Russia building protection over Zaporizhzhia spent fuel tanks, according to Russian news source

December 21, 2022, 9:30AMANS Nuclear Cafe
This image from a video reportedly shows the start of installation of a protective covering over spent fuel storage tanks at the Zaporizhzhia nuclear power plant in Ukraine. (Image: Telegram/Vladimir Rogov)

Russia has begun construction of protected covering at Ukraine’s Zaporizhzhia nuclear power plant, according to a December 17 report from Russian news outlet RT. The story has been picked up in the West by some news agencies but has not been widely circulated.

Vladimir Rogov, a Russian-appointed official in Zaporizhzhia Oblast, said, “Russia is constructing a protective dome over spent radioactive fuel stores at the [Zaporizhzhia] nuclear power plant as Ukrainian forces continue to target the facility.”

Zaporizhzhia the focus of Grossi interview

December 1, 2022, 3:00PMANS Nuclear Cafe

Grossi

The ongoing, tense situation surrounding the Zaporizhzhia nuclear power plant in Ukraine was the subject of a recent interview with International Atomic Energy Agency director general Rafael Mariano Grossi when he appeared on CBS's 60 Minutes program.

The Zaporizhzhia facility is in an area of Ukraine that became occupied by Russian forces in late February 2022. Though Ukrainian staff remain at the now mostly idle plant, artillery shells have repeatedly landed at and near the plant over the past several months, with Ukrainian officials—along with many Western media outlets—blaming Russia, while Russian officials and media blame Ukraine.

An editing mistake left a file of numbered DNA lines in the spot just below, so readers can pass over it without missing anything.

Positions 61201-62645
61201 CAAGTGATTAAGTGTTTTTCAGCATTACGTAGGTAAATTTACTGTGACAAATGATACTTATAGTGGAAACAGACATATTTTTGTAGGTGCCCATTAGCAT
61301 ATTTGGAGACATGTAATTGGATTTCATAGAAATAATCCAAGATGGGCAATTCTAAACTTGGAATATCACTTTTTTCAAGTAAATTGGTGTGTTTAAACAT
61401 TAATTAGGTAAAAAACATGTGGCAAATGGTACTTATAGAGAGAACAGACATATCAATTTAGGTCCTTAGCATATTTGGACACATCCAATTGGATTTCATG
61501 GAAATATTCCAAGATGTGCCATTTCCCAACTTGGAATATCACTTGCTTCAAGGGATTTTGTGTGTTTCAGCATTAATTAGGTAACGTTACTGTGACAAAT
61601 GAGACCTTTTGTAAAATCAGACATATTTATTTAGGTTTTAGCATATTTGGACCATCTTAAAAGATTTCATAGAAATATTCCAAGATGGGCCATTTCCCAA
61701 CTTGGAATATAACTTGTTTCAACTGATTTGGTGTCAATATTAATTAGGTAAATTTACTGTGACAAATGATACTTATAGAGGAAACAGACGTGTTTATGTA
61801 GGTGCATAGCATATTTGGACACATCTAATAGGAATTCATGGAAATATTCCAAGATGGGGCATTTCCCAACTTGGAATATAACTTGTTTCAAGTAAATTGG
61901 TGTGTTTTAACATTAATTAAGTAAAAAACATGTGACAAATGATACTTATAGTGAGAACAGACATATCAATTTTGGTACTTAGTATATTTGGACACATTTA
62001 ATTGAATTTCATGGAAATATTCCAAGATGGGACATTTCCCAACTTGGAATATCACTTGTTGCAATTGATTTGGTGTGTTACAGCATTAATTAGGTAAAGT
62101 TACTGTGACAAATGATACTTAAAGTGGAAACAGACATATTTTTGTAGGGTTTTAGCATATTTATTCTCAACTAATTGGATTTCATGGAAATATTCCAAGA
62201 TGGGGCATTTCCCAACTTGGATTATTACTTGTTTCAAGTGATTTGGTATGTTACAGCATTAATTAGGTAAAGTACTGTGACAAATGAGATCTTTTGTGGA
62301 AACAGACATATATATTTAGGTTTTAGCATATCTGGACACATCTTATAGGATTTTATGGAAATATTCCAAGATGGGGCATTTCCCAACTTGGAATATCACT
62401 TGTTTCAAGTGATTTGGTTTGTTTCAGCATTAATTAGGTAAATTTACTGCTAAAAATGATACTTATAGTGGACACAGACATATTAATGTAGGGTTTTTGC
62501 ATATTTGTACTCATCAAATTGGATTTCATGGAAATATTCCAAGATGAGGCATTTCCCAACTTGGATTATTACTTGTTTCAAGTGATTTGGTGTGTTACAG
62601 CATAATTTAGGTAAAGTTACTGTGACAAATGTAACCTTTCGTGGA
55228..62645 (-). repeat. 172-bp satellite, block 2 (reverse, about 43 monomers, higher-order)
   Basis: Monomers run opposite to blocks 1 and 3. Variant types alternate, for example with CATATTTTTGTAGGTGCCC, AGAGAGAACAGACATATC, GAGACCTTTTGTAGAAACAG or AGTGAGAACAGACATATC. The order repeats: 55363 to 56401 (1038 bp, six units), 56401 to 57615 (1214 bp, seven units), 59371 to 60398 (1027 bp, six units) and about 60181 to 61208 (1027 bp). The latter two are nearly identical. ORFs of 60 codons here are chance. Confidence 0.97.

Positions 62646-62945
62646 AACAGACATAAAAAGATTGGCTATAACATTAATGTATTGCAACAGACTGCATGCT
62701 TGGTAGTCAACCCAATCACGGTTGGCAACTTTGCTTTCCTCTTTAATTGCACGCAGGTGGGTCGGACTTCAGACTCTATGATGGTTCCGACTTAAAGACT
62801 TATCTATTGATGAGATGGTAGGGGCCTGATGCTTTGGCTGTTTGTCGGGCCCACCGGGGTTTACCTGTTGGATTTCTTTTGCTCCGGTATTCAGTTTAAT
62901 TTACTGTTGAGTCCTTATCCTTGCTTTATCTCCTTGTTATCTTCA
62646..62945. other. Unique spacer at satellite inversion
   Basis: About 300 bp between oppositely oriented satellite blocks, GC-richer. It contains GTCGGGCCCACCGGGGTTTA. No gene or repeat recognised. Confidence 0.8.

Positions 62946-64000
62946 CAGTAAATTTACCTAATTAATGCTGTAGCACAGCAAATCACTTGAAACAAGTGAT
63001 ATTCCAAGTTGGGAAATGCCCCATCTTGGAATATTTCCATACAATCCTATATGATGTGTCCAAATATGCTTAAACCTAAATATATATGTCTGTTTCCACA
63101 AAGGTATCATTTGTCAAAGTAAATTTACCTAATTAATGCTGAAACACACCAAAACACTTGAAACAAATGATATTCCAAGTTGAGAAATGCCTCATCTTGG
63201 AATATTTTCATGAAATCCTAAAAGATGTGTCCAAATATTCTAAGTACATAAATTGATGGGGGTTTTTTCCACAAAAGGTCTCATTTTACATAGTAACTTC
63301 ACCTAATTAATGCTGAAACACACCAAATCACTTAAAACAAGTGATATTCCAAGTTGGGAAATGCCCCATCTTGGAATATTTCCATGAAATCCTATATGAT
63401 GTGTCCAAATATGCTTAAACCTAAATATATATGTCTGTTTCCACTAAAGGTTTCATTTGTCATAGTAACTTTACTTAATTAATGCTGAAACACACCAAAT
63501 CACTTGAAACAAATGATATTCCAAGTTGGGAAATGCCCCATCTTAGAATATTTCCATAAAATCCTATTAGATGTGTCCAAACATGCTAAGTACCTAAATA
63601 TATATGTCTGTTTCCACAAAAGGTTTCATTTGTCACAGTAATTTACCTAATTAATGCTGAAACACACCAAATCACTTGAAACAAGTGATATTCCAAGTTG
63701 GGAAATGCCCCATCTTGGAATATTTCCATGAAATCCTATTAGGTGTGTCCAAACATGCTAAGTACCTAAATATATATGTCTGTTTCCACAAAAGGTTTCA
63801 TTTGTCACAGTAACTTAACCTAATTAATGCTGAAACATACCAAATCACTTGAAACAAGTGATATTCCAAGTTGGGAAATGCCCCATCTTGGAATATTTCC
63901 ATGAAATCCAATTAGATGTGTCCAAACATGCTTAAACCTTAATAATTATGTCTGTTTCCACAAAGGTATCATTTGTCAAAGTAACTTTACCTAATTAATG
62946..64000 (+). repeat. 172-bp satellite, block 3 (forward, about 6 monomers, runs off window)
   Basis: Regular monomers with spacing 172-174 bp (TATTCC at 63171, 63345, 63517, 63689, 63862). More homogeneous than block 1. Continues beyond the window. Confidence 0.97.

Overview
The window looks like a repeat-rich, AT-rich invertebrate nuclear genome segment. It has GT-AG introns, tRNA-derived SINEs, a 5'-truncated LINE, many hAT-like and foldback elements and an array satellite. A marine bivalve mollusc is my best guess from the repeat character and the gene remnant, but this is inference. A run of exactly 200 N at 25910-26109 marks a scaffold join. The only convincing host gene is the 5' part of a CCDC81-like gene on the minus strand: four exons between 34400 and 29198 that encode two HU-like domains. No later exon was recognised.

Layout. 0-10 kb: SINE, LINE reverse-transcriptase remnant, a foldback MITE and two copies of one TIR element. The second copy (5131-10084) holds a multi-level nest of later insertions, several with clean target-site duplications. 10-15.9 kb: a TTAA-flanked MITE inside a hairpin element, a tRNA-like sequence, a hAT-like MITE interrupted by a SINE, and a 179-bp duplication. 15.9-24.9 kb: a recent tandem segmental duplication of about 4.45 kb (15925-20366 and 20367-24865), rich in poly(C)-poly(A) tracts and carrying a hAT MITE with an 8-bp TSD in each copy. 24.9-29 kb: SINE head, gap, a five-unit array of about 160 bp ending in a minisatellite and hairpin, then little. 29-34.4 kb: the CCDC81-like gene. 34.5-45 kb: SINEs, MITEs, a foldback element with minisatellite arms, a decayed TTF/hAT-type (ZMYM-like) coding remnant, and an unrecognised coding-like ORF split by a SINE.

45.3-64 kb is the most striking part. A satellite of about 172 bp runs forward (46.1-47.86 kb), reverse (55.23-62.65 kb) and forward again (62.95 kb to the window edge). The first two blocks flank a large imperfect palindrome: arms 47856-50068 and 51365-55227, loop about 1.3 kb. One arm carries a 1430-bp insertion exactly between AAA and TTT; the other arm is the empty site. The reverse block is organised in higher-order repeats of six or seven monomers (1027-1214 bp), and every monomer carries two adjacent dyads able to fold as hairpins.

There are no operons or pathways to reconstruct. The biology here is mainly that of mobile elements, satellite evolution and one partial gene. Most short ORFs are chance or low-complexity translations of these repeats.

Action from the IAEA: Following months of negotiations with both sides, inspectors from the IAEA, led by Grossi, finally visited the site in late August and early September, and the agency has been monitoring the situation since then with an observation mission at the site. In the interview, which aired on November 20, Grossi did not attribute blame for the shelling to either side.

U.S. to assist Thailand, Philippines with nuclear energy plans

November 29, 2022, 3:10PMNuclear News
Philippine president Ferdinand R. Marcos Jr. and Vice President Harris meet in Manila on November 21. (Photo: Office of the Press Secretary, Republic of the Philippines)

During a recent weeklong trip to Southeast Asia aimed at bolstering U.S. economic and security ties in the region, Vice President Kamala Harris announced the launch of nuclear energy partnerships with Thailand and the Philippines.

Currently, neither country enjoys the benefits of nuclear power. Both rely primarily on some mix of petroleum, natural gas, and coal for their energy needs.

U.S., Japan team up for SMR deployment; first stop: Ghana

November 1, 2022, 12:00PMNuclear News
From left: U.S. undersecretary of state for arms control and international security Bonnie Jenkins; Japan’s state minister of economy, trade, and industry Fusae Ōta; Ghana’s deputy minister of Energy William Owuraku Aidoo; and U.S. assistant secretary for nuclear energy Kathryn Huff. (Photo: DOE Office of Nuclear Energy)